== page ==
All Posts tagged radiculitis

Cervical radiculopathy

Cervical radiculopathy

Pain is often misleading. It can radiate and travel throughout the body leaving a patient unsure of the actual source of pain or injury this is the case with cervical radiculopathy.


Impingement of a nerve in the cervical spine (neck) can often cause cervical radiculopathy or cervical radiculitis.

This type of pain is particularly deceiving as it may present as shooting pain, tingling, numbness and muscle weakness  and may be felt in the neck, upper back, shoulders, arms, hands and/or fingers.


Cervical radiculitis usually occurs as a result of some underlying condition affecting the cervical discs or vertebrae. Such conditions may be; herniated disc in the neck, spondylolisthesis, or a buldging disc for example. In some cases the cause of these conditions is due to an injury or trauma of some kind, however, very often cervical pain is due to degeneration in the spine. Age, poor body mechanics, smoking, and genetics are all factors that contribute to neck pain.

Treatment of cervical radiculopathy

Radiating pain can mask the underlying cause or source of pain which could lead to an  inaccurate diagnosis and mistreatment of the pain.

Therefore it is imperative that patients  seek the medical attention of a qualified pain specialist who can perform appropriate diagnostic tests and order MRIs or XRAYs to pinpoint the true source of their pain.

The conservative, non-surgical and minimally invasive treatments offered by interventional pain specialists often solve the pain associated with cervical radiculitis at the source of the problem.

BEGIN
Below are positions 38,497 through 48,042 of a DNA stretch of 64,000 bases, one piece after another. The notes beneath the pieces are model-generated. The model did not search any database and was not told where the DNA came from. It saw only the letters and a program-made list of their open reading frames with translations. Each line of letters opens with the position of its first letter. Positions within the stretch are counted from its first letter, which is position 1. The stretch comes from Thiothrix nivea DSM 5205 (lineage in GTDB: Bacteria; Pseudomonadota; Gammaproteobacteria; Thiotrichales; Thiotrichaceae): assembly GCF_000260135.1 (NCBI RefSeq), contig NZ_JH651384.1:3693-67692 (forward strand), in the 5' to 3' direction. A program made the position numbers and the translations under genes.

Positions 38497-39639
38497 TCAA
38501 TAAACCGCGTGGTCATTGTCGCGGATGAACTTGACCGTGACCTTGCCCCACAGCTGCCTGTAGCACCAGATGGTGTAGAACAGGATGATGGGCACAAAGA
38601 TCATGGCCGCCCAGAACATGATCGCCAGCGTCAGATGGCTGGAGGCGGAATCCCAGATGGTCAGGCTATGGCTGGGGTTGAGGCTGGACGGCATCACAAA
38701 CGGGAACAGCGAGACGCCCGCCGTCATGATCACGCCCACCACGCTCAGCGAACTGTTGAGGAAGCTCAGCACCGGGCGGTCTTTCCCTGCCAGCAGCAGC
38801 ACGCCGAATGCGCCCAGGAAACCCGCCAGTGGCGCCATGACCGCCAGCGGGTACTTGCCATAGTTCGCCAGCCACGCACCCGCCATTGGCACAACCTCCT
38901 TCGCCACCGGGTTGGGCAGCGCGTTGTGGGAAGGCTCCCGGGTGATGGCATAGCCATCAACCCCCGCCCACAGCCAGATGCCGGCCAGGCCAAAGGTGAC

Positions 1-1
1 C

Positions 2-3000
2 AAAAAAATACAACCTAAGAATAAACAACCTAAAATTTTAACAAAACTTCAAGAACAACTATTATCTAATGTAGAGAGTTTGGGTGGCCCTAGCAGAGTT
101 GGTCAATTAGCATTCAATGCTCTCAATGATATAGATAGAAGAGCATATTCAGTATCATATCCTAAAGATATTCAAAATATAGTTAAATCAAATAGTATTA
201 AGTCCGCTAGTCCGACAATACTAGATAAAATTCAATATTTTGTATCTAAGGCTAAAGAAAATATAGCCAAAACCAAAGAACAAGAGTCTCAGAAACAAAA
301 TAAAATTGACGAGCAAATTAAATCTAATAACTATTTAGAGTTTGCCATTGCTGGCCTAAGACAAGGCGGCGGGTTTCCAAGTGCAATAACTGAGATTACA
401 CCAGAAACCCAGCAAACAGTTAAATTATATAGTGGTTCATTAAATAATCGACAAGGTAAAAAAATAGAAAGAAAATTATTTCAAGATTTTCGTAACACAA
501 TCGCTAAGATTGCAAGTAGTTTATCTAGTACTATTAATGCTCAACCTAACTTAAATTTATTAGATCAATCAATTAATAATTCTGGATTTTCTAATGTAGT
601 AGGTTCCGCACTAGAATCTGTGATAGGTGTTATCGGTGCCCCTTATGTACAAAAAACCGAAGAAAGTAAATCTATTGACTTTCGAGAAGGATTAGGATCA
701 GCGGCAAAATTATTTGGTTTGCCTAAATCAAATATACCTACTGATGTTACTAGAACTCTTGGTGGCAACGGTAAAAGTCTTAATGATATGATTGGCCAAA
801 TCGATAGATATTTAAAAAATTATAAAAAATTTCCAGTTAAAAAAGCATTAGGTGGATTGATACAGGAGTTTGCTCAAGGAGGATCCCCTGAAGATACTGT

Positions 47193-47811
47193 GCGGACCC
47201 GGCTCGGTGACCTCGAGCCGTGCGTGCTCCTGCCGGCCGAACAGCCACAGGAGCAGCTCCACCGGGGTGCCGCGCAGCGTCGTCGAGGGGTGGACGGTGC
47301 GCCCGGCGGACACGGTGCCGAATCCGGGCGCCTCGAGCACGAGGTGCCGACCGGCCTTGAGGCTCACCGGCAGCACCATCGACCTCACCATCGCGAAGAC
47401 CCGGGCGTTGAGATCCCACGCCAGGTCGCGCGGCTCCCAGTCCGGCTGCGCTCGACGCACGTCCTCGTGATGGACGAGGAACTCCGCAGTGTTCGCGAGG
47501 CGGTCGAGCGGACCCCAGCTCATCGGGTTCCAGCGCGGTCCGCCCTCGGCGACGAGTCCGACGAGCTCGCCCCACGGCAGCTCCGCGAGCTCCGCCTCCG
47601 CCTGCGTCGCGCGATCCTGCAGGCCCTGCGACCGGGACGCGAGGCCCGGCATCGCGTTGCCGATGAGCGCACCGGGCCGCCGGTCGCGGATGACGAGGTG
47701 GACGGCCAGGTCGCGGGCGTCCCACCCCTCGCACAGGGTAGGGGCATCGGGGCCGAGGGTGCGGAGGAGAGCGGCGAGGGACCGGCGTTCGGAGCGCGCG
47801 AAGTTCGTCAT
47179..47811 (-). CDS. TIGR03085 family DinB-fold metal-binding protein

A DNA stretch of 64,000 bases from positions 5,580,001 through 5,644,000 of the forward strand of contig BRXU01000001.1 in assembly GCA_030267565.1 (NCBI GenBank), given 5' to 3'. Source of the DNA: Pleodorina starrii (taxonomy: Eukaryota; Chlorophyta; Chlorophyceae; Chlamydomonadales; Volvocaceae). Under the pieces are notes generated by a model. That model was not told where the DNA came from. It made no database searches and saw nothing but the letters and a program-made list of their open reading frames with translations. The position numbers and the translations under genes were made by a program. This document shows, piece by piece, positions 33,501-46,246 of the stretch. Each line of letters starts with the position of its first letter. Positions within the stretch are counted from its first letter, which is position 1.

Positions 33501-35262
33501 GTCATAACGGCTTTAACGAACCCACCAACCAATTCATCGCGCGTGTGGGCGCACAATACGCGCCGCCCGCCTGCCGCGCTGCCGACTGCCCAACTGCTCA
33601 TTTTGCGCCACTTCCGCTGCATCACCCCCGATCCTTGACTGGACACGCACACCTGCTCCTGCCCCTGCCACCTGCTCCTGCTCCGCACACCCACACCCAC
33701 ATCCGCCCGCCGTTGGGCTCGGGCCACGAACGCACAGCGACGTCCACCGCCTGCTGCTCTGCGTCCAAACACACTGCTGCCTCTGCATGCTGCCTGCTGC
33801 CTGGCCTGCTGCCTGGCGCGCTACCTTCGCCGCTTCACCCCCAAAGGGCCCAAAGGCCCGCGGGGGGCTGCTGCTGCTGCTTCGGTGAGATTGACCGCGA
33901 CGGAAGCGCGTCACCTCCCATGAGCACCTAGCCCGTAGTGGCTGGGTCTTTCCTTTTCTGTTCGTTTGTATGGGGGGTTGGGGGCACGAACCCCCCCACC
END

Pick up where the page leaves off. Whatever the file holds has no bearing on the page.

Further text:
Interventional pain management offers advanced injection based procedures that reduce the need for medications, provide longer term pain relief and reduce the likelihood of expensive surgeries with long recovery times.

Procedures designed specifically for the cervical spine include:



Understanding Radicular Pain

Understanding Radicular Pain

One of the most common symptoms we see patients for in pain management is radiculitis. Radicular pain or radiculitis is defined as, “pain “radiated” along the dermatome (sensory distribution) of a nerve due to inflammation or other irritation of the nerve root (radiculopathy) at its connection to the spinal column.” [Source: Wikipedia].

Down both sides of the spinal column are nerves that exit through holes in the bone of the spine these are called nerve roots. At each level of the spine these nerve roots branch out to different parts of our bodies. The nerve roots are susceptible to changes or damage to the spine, such damage results in the sensation of, sometimes severe, pain.

What is radicular pain?

Radiculitis, Radiculopathy, and Radicular Pain are not a diagnosis exactly but a description of a pain sensation caused by a pinched, compressed, inflamed or otherwise irritated nerve root. Common conditions that result in radicular pain include sciatica, lumbosacral spondylosis, degeneration of the lumbar spine and spinal stenosis.

Where is radiculitis felt?

radiating pain down the legsIt is common for radicular pain to be felt in the buttocks and legs as a shooting pain sensation, however radicular pain is not always due to problems in the lumbar spine or lower back.

Radicular pain is also extremely common in the cervical spine, known as cervical radiculopathy, this pain, due to pinched nerves in the neck, is sometimes caused by herniated or degenerative discs in the neck area resulting in pain, tingling or prickling sensations in the hand and down the arm.

How can radicilitis develop?

Spasm,  low trauma car accident such as a fender bender can result in damage to the nerve root causing radiating pains.

What can be done to treat radicular pain?

At Newbridge we often perform nerve block injections  to treat radicular pain. Nerve blocks are an injection of steroids and anesthetics that help heal the nerve and restore normal function. When a nerve block is successful in offering relief your specialist may suggest the longer lasting radiofrequency procedure.

In severe cases a patient may require surgery, if this is discovered during a procedure the patient will be referred to an appropriate surgeon.